Lobbyists are one of the most important players both in real world politics and at the Youth Legislature.
Lobbyists are sometimes called the "third house" in a legislative body. Their role is to see that bills supporting their goals and ideals get passed.
You probably will use Lobbying skills sometime in your adult life! Many ordinary citizens have a need to convince the government to support their viewpoint on an issue important to them. "Lobbying" is not only a paid profession.
However, this can become a real job! Some people make careers of being a Lobbyist. During the real Montana Legislative session, there are 150 elected Legislators, but OVER 800 Lobbyists!
Effective lobbyists know their issues, are willing to speak to legislators and try to influence opinions, are polite, never harass people, and are NEVER threatening.
In the Montana YMCA Youth and Government Program, ANYONE can sign up to be a lobbyist. Lobbyists have some special privileges that make the job especially worthwhile:
Here are the things Lobbyists do:
Each of these tasks will be explained in more detail later in this manual:
The other important role lobbyists play is that of EDUCATING LEGISLATORS. No one person can possibly be an expert on every topic they need to vote on, so a Lobbyist's job is to be able to tell legislators what they need to know about specific issues. Lobbyists become experts their area of public policy!
Lobbyists spend a lot of time in committee hearings and in the galleries listening to others to discover where they stand on the issues. However, real lobbyists are seldom bored--they're too busy listening and then trying to get their positions across to others.
As a lobbyist, you spend your time trying to win people over to your point of view through education and persuasion.
All lobbyists must write a one-page position paper. (In lieu of a lobbyist paper, lobbyists may also submit a ballot initiative or co-author a bill. See Youth Legislature or Ballot Issues sections for details)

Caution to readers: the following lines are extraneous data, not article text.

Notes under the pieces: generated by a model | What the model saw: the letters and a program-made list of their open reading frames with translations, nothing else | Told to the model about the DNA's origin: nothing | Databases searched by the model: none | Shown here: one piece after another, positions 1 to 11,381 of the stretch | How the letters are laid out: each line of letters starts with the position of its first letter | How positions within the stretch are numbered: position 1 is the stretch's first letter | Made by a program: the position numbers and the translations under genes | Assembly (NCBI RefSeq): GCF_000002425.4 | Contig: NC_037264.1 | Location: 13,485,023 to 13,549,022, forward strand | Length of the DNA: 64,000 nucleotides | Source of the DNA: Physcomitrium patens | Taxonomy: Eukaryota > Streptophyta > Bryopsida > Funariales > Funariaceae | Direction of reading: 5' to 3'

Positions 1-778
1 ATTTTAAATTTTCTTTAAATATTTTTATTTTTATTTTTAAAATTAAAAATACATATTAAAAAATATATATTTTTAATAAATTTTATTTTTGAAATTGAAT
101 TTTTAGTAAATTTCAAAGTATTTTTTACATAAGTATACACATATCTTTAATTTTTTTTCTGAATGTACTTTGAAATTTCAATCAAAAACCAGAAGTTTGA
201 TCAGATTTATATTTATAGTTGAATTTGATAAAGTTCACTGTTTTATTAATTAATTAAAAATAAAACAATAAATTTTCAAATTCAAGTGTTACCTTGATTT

As a rule, lobbyist papers are easier! They are due into the State Office by the publicized deadline.
Remember that your job is to educate legislators on issues they may know little about. Use accurate facts, be able to cite your sources, and help legislators who support your ideas do a good job.
After you read the basic guidelines below, click here to see a sample paper:
This document is in compliance with the Montana YMCA Youth Legislature Lobbyist Disclosure Policy.
As mentioned before, Lobbyists do one of the most important jobs in the Youth Legislature: Educating Legislators. Legislators can't possibly be an expert on every issue, and it is the job of the Lobbyist to make sure that Legislators understand an issue so that they cast a reasoned vote.
Without Lobbyists, Legislators are voting blind on some issues!
The requirements for Youth and Government lobbyists reflect real life techniques used by effective lobbyists.
Beyond the requirements, here are some suggestions that will help any Lobbyist be more effective:
Pages may run errands for you SOMETIMES if:
Other than legislation-related messages, you have to run your own errands.
Pages read ALL notes. They keep contents confidential unless the note is inappropriate, in which case they are to bring it to the Director or to another adult advisor.
Inappropriate notes include those which:
For Committee Hearing Procedures, click here.
Pigeonholing is a term used to describe when you informally take someone aside to talk to them for a moment or two. Lobbyists use it to find out who supports their positions and to win others over.